Thursday, June 23, 2005

figs and lilliputian pears

Most of what we can get in Tunisia is basically the same as back home in BC. Which shouldn't really be that much of a surprise. After all, most of Tunisia is semi-arid, hot and all the food comes from the northern agricultural region. Again, it sounds quite a bit like back home.

There are a few little exceptions, however.

First, let it be known that the base food for all summer fare is Pasteque - Arabic for Watermelon. And for those of you who know me passably well, you know that I'm loving it. Watermelons that are huge, jusicy, sweet and sold from the expensive early season price of a dinar a kilo, to the later season price of 100 millimmes (roughly ten cents canadian) a kilo. Or just shy of five cents a pound. Nice. Very nice.

And then there's a new exotic that has to be described, but from whom the experience is so far different from anything back home that I can't possibly hope to convey it. In a word, figs. And there are a number of varieties from spikey wild ones to soft green ones (called white) none of which resemble the dried-up brown (albeit tasty) chewy things we're used to back home.

I'll describe the experience of one of the only ones that I've tasted.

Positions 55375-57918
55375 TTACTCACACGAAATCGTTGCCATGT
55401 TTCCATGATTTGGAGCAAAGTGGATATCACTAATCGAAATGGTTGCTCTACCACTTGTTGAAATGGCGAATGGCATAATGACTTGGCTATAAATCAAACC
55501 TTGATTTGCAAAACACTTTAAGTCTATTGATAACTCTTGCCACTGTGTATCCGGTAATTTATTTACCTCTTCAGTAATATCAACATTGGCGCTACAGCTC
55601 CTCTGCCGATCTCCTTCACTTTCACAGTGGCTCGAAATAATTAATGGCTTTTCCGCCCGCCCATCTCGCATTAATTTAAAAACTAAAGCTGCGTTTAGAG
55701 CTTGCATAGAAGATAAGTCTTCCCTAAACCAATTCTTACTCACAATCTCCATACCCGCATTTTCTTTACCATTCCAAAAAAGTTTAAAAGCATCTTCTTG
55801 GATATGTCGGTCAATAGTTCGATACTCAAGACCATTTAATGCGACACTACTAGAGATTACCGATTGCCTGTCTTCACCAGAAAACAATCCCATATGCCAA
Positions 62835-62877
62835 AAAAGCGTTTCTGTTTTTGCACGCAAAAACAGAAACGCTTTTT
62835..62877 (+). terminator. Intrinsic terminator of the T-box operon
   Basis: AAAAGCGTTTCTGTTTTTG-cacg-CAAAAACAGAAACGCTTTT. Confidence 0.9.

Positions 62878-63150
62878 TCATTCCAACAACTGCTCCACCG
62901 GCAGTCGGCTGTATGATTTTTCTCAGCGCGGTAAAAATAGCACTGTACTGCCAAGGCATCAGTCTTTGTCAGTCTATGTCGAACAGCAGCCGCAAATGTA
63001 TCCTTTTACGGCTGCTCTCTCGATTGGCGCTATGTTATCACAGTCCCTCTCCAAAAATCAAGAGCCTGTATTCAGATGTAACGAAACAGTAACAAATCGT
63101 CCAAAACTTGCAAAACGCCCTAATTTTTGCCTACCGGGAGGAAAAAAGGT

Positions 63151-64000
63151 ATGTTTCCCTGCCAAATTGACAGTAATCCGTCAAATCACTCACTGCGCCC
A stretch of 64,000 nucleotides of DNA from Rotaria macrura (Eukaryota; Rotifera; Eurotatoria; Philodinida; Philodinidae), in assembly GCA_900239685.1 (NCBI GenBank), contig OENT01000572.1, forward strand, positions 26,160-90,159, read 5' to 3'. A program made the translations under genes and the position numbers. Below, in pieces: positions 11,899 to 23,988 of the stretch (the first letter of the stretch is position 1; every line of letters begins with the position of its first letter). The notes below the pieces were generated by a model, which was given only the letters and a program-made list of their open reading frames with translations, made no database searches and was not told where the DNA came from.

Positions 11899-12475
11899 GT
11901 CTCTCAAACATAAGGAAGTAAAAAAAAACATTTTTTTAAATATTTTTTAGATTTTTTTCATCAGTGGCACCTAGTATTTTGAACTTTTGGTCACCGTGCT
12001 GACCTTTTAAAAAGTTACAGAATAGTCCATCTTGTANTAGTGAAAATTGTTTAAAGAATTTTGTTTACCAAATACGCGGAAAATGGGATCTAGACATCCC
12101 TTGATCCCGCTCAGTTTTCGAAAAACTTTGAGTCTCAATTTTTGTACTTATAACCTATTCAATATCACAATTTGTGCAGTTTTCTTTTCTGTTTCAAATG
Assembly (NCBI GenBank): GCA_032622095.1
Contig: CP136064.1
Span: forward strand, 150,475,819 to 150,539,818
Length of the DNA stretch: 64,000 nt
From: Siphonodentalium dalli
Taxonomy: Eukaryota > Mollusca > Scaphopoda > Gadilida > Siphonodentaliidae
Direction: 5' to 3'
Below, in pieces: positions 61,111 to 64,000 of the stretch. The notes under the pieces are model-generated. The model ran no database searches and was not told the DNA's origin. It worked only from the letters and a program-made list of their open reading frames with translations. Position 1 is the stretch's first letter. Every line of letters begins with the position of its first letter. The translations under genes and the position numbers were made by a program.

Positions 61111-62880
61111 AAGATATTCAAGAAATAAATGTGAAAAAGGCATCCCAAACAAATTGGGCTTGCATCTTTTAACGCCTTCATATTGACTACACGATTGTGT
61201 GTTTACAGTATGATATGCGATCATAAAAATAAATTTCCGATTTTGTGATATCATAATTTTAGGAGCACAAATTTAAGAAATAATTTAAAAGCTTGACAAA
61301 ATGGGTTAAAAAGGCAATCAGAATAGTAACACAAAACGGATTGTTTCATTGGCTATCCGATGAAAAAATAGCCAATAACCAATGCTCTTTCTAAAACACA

It's a green fruit that varies in size from the fist of a three-year-old to that of an adult. The green skin is soft to touch and gives a little under pressure - wholly unlike that of an apple. They can be eaten pealed of not, but the process of peeling is interesting enough to me that I'll describe it as well. On one side, call it the top, of the fruit there is a slight bulbousness that gives way under the pressure of a finger to tear eversogently at the thin peel. It unwraps a soft, pulpy, white mound.

If you wanted to, you could certainly bite into the fruit at this point. Just bite and savour. But if your curiosity got the better of you, you might want to tear it in half - as I did the first time out. The inside is where the fruit is truly unique. It looks a little like a sea anemone that's retracted into itself. Hundreds of darkish tendrils creep towards the centre to form a pliant, sweet-smelling mass. To the unaccustomed eye it seems counter-intuitive to follow this gaze up with a bite but it's well worth the discomfit. Strange thouhg it may look, the fruit is tender, subtly flavoured and incredibly delicious.

This is an incredible fruit.

As for the lilliputian pears, these are sold early in the season and are something around the pear equivalent to a crabapple. The difference being that they actually taste good and like regular pears. Strange world indeed!

And with that my adieu for today and I hope to post again sooner than last time.